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China tried to warn US off strengthening Quad, reveals Joe Biden
US President Joe Biden has revealed how China tried to warn him off strengthening the Quadrilateral Security Dialogue, referred to as the Quad as an informal strategic partnership between India, Japan, Australia and the United States.
Addressing a press conference at the conclusion of the UK-hosted G7 Summit in Cornwall on Sunday, the President who took charge in the White House earlier this year said that in his conversation with a Chinese leader he was asked about his international relations plans before he assumed the presidency. Biden did not reveal the identity of the Chinese leader.
Chinese President Xi Jinping spoke to Biden for two hours in February, days after he assumed office as the US President.
On February 11, President Biden said: "Last night, I was on the phone for two straight hours with Xi Jinping. And you all know as well as I do, these folks - and it was a good conversation. I know him well. We spent a lot of time together over the years I was Vice President."
“When I was asked what I was going to be doing after being elected, I said we’re going to re-establish the strength of American relationships so we can be counted on again…,” Biden recalled on Sunday of the meeting with the unidentified Chinese leader.
The Chinese leader then requested him to not get India, Japan, Australia, and the US together under the Quad umbrella.
Biden said the Chinese leader suggested that, "Well, maybe you (Biden) shouldn’t get the Quad…" - meaning India, Japan, Australia, and the United States - "…working together."
Known as the "Quadrilateral Security Dialogue,” representatives for the four member nations have met periodically since its establishment in 2007.
Interestingly, Biden hosted the first virtual summit of Quad leaders on March 12.
During the summit, President Biden told leaders of the coalition that a "free and open" Indo-Pacific is essential to their countries and vowed that his country was committed to working with its partners and allies in the region to achieve stability.
Prime Minister Narendra Modi, Australian Prime Minister Scott Morrison and his Japanese counterpart Yoshihide Suga attended the virtual summit.
The Quad member states have been resolving to uphold a rules-based international order in the Indo-Pacific amid growing Chinese assertiveness in the region.
The Quadrilateral alliance is often projected in the official media in China as an alliance against the Communist giant''s rise.
China''s military and the foreign ministry have repeatedly criticised the Biden administration for continuing the Trump era "Indo-Pacific strategy", saying the US should not form "cliques" or provoke "new Cold War" featuring bloc confrontation.
In November 2017, India, Japan, the US and Australia gave shape to the long-pending proposal of setting up the Quad to develop a new strategy to keep the critical sea routes in the Indo-Pacific free of any influence.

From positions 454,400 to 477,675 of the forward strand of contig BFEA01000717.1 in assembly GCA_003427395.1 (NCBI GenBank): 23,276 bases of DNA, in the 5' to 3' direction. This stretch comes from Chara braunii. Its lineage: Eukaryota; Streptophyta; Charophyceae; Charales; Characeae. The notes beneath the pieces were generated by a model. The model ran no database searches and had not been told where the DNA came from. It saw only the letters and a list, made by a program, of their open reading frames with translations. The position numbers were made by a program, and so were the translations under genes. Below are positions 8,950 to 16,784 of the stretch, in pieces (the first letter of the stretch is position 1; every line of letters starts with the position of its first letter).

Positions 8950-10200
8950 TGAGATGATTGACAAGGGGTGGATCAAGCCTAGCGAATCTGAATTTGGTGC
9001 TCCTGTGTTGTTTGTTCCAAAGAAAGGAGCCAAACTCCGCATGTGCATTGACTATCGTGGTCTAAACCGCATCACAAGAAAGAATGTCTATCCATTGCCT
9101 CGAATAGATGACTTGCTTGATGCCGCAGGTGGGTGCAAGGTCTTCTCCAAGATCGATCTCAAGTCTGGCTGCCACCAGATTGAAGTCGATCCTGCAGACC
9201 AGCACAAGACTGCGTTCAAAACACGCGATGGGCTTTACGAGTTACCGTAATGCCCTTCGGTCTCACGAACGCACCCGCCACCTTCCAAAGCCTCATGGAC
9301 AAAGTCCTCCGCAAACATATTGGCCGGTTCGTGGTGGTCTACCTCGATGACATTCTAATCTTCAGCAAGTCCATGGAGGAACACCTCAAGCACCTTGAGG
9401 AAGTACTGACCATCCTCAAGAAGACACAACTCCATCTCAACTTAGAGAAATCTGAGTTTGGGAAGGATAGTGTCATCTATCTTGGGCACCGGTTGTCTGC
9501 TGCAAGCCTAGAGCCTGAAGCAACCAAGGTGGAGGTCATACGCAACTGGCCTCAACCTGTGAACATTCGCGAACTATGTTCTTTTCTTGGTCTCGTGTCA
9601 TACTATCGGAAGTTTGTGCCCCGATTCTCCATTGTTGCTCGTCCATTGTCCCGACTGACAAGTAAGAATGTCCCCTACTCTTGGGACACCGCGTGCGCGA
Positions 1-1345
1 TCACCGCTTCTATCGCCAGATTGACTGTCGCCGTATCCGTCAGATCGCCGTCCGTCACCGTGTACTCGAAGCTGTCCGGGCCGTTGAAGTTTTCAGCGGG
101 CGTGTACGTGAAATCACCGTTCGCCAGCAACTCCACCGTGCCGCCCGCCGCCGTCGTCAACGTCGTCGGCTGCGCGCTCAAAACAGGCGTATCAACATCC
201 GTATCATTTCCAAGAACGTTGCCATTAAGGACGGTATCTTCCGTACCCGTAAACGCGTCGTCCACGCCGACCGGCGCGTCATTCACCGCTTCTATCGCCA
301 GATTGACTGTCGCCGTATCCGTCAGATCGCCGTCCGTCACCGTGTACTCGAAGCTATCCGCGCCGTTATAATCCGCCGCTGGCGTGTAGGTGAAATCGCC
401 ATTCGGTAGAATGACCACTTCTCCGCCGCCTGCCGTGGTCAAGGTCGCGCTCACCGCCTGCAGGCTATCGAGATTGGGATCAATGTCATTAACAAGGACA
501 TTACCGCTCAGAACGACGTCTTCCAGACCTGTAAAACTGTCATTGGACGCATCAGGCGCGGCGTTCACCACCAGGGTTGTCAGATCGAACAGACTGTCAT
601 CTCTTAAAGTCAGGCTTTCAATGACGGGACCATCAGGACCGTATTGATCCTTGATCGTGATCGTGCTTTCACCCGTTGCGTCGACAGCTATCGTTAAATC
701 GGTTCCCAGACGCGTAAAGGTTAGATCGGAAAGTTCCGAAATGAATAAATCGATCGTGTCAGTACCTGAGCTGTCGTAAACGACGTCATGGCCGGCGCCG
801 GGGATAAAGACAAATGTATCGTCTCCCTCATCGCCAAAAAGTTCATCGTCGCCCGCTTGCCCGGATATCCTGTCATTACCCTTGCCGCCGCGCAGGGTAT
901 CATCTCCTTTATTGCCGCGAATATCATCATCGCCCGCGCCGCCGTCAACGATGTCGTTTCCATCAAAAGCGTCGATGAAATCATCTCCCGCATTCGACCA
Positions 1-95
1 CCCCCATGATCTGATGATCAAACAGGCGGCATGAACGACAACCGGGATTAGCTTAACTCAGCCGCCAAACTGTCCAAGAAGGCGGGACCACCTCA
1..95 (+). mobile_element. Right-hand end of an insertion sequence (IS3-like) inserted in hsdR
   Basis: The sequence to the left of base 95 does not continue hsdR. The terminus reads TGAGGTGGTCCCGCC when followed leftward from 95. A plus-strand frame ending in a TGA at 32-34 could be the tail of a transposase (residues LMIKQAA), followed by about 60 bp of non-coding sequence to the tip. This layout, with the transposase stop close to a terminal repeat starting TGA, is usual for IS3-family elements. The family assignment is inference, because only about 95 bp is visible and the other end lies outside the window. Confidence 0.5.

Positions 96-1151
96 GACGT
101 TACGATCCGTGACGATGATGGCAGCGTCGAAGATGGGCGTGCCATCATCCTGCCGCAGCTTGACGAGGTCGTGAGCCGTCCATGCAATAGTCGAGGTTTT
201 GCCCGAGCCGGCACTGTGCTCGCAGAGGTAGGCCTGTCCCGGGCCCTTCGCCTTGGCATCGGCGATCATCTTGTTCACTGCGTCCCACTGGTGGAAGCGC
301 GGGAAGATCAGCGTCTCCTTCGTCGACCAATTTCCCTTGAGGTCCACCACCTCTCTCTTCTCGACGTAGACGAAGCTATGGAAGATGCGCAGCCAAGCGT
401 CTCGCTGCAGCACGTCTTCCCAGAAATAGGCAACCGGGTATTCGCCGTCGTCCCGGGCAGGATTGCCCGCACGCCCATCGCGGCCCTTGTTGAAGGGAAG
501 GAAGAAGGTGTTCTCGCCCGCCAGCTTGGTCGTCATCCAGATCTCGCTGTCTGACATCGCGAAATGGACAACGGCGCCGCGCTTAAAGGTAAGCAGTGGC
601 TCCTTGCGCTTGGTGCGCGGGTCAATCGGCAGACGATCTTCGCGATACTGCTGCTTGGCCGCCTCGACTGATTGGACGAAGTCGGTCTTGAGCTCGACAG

The US has been favouring Quad as a security architecture to check China''s growing assertiveness.
China claims sovereignty over all of the South China Sea. Vietnam, Malaysia, the Philippines, Brunei and Taiwan have counter claims.
China is engaged in hotly contested territorial disputes in both the South China Sea and the East China Sea. Beijing has built up and militarised many of the islands and reefs it controls in the region. Both areas are stated to be rich in minerals, oil and other natural resources and are also vital to global trade.
With reference to China, the US President pointed out that unlike the previous G7 Summits there was a clear action plan related to the region this time, including a “climate-friendly, transparent alternative to the Belt and Road Initiative” in the US-proposed Belt and Road Initiative: the Build Back Better.
"I think we’re in a contest — not with China per se, but a contest with autocrats, autocratic governments around the world, as to whether or not democracies can compete with them in the rapidly changing 21st century,” he said.
"You’re going to see just straightforward dealing with China. And again, we’re not looking — as I’ve told Xi myself, I’m not looking for conflict. Where we can cooperate, we’ll cooperate. Where we disagree, I’m going to state it frankly, and we are going to respond to actions that are inconsistent,” noted Biden, in response to a question on China.
The US President on Sunday also highlighted American leadership of the "Build Back Better" theme across the fields of transitioning the world to cleaner energy sources on an urgent basis and also fighting corruption and cyber threats at a global level.
On the issue of the COVID-19 pandemic and vaccinations, Biden made a special reference to India’s role in the global vaccination drive.
"This is a gigantic logistical effort… we are also providing the ability for other countries to manufacture their vaccines. We’ve all agreed on that. India has the capacity to do that. They don’t have the material capacity thus far to do the manufacturing. But there’s a lot going on to provide — not only to, quote, ''give'' vaccines, but to provide the ability of the countries in question to produce their own vaccines," he said.
And, to send out a clear signal to Russian President Vladimir Putin, Biden responded to a question about a “low point” in US-Russia relations with a message about the importance of “acting consistent with international norms”.
"We’re not looking for conflict. We are looking to resolve those actions which we think are inconsistent with international norms,” he added.